The British government, Sinn Féin and the DUP are all failing the victims of the North's decades of violence, it was claimed today.
Denis Bradley, who drew up ambitious plans to deal with the legacy of the Troubles, hit out after fears the British government is set to unveil watered-down proposals.
He declared there would be no Truth Commission and said the IRA is "leading victims up the garden path", while the DUP is "using their divided society" to delay any probe of how and why the Troubles took place.
Secretary of State Owen Paterson will make proposals next year on dealing with the fallout of the conflict, but a conference of victims' groups in Belfast heard fears that a weak response will consign society to further years of hate and suspicion.
But Mr Bradley said: "It's not just the British government. I don't accept the Sinn Féin position on this at all, at all, at all.
"Let me be very clear about that. I think there is roguery going on here. I think there is no desire within the IRA for a Truth Commission and I think they are leading victims up the garden path.
"So I am as angry and annoyed with the IRA as I am with the British government ... I don't think they will come forward if Gerry Adams, not alone appealed to them, but screamed at them."
He added: "If I would be critical of Sinn Féin on this, I would be equally critical of the DUP, who really don't want to know this issue - they really don't. It's: 'Just let it go out there, let it float, time and tide will deal with this one'.
"I have seen nothing of any difference from that on the DUP side ... I think they are using their very divided society - more divided than the republican/nationalist society - to actually keep this at a great distance."
He was questioned by a member of the audience at the Ulster Hall event about the £20m (€23.9m) compensation scheme announced by Government for former part-time security force members, despite the refusal to follow his recommendation to give bereaved families £12,000 (€14,332) each.
Mr Bradley said: "The dirty little deals - I call them dirty - that are done around the side ... were done as political deals to get certain people into certain positions."
He claimed those involved in violence, including many IRA members and security force members, had no desire to reveal their past.
But other contributors claimed the outcome of the Bloody Sunday Tribunal, and the relative success of a special commission formed to gather evidence on finding the bodies of people murdered and secretly buried, had shown that co-operation could be secured from those involved in the conflict.
The conference heard praise for the Eames-Bradley report, which is regarded as the most high-profile bid to devise a plan for settling the legacy of the Troubles, but which observers fear the British government has effectively binned.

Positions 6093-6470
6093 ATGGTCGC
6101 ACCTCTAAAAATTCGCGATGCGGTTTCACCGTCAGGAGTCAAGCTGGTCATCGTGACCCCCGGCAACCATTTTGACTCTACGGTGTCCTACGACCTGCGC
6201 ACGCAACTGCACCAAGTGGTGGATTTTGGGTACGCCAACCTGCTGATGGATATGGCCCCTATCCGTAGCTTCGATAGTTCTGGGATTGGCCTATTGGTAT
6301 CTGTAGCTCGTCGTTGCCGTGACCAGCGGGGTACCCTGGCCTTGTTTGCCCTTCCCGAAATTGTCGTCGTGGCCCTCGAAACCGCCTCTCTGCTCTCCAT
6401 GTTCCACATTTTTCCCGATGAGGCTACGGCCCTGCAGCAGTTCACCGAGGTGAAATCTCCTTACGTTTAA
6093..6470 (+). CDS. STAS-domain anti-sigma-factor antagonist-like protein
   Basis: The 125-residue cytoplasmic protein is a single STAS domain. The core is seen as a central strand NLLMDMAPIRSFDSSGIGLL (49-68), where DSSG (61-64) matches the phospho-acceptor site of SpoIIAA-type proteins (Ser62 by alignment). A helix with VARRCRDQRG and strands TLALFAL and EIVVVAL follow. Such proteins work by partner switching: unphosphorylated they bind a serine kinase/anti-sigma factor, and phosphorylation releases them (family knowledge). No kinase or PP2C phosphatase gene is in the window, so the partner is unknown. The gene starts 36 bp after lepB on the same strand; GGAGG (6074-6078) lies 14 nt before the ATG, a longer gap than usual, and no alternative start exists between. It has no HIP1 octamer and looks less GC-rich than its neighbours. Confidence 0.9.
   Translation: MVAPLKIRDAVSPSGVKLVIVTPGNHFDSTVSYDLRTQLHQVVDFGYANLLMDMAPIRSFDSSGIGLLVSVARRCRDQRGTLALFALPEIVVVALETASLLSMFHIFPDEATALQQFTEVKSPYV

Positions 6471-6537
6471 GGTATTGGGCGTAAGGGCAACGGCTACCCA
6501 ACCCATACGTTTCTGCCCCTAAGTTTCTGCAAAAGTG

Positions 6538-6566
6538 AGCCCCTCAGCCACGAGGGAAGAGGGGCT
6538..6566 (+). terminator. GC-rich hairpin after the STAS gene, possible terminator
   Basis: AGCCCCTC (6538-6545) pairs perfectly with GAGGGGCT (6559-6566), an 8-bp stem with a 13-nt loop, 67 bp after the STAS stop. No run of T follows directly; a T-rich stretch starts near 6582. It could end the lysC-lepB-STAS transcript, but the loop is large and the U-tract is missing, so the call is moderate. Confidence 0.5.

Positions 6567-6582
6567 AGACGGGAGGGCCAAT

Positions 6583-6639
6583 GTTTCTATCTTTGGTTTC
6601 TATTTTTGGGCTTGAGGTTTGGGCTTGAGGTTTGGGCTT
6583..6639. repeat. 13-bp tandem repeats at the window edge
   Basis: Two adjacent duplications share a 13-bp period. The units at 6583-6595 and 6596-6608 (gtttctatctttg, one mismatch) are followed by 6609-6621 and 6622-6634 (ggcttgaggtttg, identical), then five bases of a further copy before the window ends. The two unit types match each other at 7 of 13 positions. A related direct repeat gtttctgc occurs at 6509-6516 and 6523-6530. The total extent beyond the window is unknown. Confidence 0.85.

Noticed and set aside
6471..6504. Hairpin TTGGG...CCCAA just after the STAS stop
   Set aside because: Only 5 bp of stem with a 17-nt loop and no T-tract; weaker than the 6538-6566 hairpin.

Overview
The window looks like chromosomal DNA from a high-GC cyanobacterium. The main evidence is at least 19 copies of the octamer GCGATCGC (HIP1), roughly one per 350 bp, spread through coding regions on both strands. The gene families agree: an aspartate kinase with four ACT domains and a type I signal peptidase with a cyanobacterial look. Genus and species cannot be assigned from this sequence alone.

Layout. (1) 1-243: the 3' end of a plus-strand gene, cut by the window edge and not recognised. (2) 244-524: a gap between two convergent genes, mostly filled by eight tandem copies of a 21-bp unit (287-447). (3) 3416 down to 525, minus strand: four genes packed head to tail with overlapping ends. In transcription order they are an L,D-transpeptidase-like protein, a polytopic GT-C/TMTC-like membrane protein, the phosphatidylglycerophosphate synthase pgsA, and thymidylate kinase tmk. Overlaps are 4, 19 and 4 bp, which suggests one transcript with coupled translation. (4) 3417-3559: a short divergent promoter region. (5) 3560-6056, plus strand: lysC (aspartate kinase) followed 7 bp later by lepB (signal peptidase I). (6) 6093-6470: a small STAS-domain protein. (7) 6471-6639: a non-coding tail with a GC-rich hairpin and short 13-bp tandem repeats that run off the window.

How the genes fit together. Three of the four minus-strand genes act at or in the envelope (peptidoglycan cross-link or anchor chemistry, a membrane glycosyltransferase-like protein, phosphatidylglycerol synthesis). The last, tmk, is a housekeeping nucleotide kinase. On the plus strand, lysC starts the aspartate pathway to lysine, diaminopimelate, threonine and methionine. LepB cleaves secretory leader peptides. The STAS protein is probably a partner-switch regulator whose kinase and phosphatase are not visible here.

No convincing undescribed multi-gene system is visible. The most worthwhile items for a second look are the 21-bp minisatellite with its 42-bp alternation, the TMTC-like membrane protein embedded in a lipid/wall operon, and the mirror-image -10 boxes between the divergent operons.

His report envisaged a broad effort to deal with the needs of victims, to strive to deliver accounts of what happened to those killed, and compile a study of how and why the conflict took place. But it suffered negative publicity over a call to hand the next of kin of each victim £12,000 (€14,332).
Mr Bradley said that while the plan he helped devise would have been implemented in five years and cost £300m (€358.3m), with £100m (€119.44m) going towards health issues, British government failure to deal with the past will prolong social problems and cost much more in the long run.
He said of the UK government: "They may be seeking a soft landing, but there are no soft landings, it just doesn't happen."
He added: "It is a bigger issue than just victims, because every aspect of our society is affected by the past. That has economic, as well as educational, as well as cultural, as well as political implications."
The event - The Past is Still Present - included a wide range of victims' groups, plus head of the Northern Ireland Human Rights Commission Monica McWilliams and former police ombudsman Dame Nuala O'Loan. The event was co-ordinated by the Committee on the Administration of Justice.
Mr Bradley challenged the victims' groups to form a more unified approach to dealing with the past.
Alan McBride, whose wife and father-in-law were among nine killed in an IRA bomb attack on the Shankill Road in 1993, told the conference: "We cannot build the shared future that we all want, unless the past is adequately dealt with.
"But I don't believe our politicians will deliver unless they are under pressure."
Mr Bradley told the event there would not be a "South African-style" Truth Commission for the North.
However, he urged victims' groups to use his proposals as a template for developing an agreed model for the North.
He conceded he had failed to force the British government to act on his report, but defended its contents as the best way of tackling the impact of the Troubles.
He added: "You cannot ignore that part of our history."